The most immediate target of Austria’s “Russiagate” setup was obviously the Russian-friendly FPO, but the timing at which the scandal broke two years after the fact strongly suggests that the real target is the rest of the EU’s EuroRealist parties ahead of the upcoming European Parliamentary elections this weekend.
Austria’s “Russiagate” scandal was a “deep state” setup to to frame the leader of the FPO as an overly wiling “Russian puppet” (a role that he all too eagerly played) in order to later take down the coalition government that he was a part of precisely at the point when his country was approaching a strategic partnership with Russia, thereby allowing the Mainstream Media to reframe the rapid rapprochement between the two as a “Russian conspiracy” to “capture control” of the Central European country that forms a crucial part of both the Polish-led “Three Seas Initiative” and prospectively even China’s Belt & Road Initiative (BRI). There’s more to it than just that, however, as both the French Economy Minister and German Chancellor Merkel hinted in a pair of quotes that were included by Reuters in one of its recent reports on the issue.
The outlet noted that the first-mentioned figure claimed that “Behind this nationalist movement is a submission to foreign forces”, while the second one asserted that “We’re having to deal with populist movements that in many areas are contemptuous of (European) values, who want to destroy the Europe of our values”, with both of them issuing their strongly worded statements just a week before the upcoming European Parliamentary elections. This throws the timing of Austria’s “Russiagate” scandal into question because it now seems like there were ulterior motives involved in having it explode when it did, specifically in order to put the rising EuroRealist populists on the defensive and deprive them of the time to properly defend themselves from the innuendo that they’re all just “Putin’s pawns” like former Austrian Vice Chancellor Strache wanted to be.
Furthermore, the ruling EuroLiberals’ line of attack is to divide their EuroRealist opponents by exploiting the undercurrent of nationalism that unites them all, sowing the seeds of doubt into voters’ minds that these patriots might actually be traitors selling out their countries to foreign forces in exchange for media and other forms of support. The Russian-led “Right Scare” of the New Cold War is structurally similar to the Soviet-led “Red Scare” of the Old Cold War, with Moscow being accused of orchestrating ideologically driven conspiracies for geopolitical ends in both cases. Interestingly, Merkel seems to see this in civilizational terms, or at least is pretending to in order to appeal to the EuroRealists and further divide them. Her remark implies that this allegedly Russian-backed right-wing resurgence in Europe is contrary to Western civilizational values, which carries with it the hint that the EU doesn’t consider Russia to be part of European civilization.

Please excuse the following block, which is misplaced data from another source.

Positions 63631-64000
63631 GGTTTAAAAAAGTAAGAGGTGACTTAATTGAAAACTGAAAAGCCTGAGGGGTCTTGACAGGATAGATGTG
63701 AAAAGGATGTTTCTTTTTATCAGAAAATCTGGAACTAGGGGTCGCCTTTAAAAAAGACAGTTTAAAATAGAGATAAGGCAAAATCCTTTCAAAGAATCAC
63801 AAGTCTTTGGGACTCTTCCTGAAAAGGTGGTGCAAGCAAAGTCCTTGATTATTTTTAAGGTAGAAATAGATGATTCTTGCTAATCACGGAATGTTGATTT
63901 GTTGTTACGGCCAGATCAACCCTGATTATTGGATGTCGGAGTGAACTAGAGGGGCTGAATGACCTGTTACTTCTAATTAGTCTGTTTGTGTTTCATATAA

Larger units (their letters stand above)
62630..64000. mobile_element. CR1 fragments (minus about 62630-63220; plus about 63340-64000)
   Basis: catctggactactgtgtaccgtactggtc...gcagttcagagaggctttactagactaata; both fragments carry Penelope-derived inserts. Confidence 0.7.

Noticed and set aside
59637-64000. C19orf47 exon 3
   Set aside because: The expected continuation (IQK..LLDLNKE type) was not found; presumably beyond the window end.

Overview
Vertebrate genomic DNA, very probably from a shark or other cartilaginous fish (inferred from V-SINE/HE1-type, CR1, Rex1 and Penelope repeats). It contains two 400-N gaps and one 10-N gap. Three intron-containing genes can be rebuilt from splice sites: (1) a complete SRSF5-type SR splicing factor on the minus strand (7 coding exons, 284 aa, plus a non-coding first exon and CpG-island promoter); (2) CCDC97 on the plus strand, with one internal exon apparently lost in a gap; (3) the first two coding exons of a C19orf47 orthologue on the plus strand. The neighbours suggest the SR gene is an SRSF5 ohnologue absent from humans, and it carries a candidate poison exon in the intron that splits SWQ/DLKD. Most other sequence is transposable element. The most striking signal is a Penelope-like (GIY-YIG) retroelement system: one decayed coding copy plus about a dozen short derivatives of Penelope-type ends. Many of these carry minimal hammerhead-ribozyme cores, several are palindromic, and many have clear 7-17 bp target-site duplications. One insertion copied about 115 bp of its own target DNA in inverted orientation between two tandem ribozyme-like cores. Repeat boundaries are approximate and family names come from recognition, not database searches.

That’s a surprise to Europhiles like Putin and the rest of the ruling Russian elite but common knowledge to the average man who realized this at least two centuries ago back during the time of the Slavophiles. Even so, it still stings on a psychological level because it means that Russia is once again being rejected by the object of its desire, though the “silver lining” is that genuinely popular concepts such as border security, state sovereignty, and traditionalism are now being associated exclusively with it and not any other country in continental Europe. This could be a double-edged sword, however, because the EuroLiberals hope to wield it in such a way as to make the EuroRealists question their patriotic credentials by supporting ideas that supposedly come from abroad and aren’t indigenous to their own civilization, which is actually nothing more than a mind game being played by Merkel and her ilk but one which might nevertheless end up tricking some voters.
Ultimately, however, it’ll be seen by next week whether the strategic timing of Austria’s “Russiagate” scandal had any noticeable effect on the results of the upcoming European Parliamentary elections, specifically in the sense of reducing the EuroRealists’ prospects for victory. It might even end up being counterproductive and boosting that side’s turnout at the polls in order to send a strong message to the EuroLiberals that these unethical tactics are unacceptable, but still, it can’t be discounted that it might do some damage to a few of the movement’s candidates. Regardless of the eventual outcome, one thing’s for certain, and it’s that the EuroLiberal-led EU “deep state” will do whatever it can to obtain “kompromat” on the rising EuroRealists that it can then creatively utilize in an attempt to cling to power for as long as possible in the face of rising grassroots opposition to their rule.
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